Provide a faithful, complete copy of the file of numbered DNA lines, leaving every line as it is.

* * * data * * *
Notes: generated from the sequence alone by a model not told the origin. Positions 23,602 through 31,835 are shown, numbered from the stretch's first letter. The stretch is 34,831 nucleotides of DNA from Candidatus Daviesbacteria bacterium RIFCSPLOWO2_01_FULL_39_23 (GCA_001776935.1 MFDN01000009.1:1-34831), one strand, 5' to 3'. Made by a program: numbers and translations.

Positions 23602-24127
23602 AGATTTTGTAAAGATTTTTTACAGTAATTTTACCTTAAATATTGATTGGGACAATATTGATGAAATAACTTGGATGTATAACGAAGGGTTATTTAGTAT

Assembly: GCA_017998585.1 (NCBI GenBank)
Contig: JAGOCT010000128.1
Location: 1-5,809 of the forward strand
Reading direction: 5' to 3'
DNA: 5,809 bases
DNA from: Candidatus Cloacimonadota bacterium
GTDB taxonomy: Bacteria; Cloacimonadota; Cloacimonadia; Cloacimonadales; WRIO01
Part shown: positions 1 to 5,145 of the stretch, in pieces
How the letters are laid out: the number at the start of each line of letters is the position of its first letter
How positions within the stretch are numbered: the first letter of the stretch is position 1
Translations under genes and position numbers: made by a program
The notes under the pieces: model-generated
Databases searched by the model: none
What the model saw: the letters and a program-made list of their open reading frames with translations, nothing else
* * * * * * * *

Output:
Notes: generated from the sequence alone by a model not told the origin. Positions 23,602 through 31,835 are shown, numbered from the stretch's first letter. The stretch is 34,831 nucleotides of DNA from Candidatus Daviesbacteria bacterium RIFCSPLOWO2_01_FULL_39_23 (GCA_001776935.1 MFDN01000009.1:1-34831), one strand, 5' to 3'. Made by a program: numbers and translations.

Positions 23602-24127
23602 AGATTTTGTAAAGATTTTTTACAGTAATTTTACCTTAAATATTGATTGGGACAATATTGATGAAATAACTTGGATGTATAACGAAGGGTTATTTAGTAT

Assembly: GCA_017998585.1 (NCBI GenBank)
Contig: JAGOCT010000128.1
Location: 1-5,809 of the forward strand
Reading direction: 5' to 3'
DNA: 5,809 bases
DNA from: Candidatus Cloacimonadota bacterium
GTDB taxonomy: Bacteria; Cloacimonadota; Cloacimonadia; Cloacimonadales; WRIO01
Part shown: positions 1 to 5,145 of the stretch, in pieces
How the letters are laid out: the number at the start of each line of letters is the position of its first letter
How positions within the stretch are numbered: the first letter of the stretch is position 1
Translations under genes and position numbers: made by a program
The notes under the pieces: model-generated
Databases searched by the model: none
What the model saw: the letters and a program-made list of their open reading frames with translations, nothing else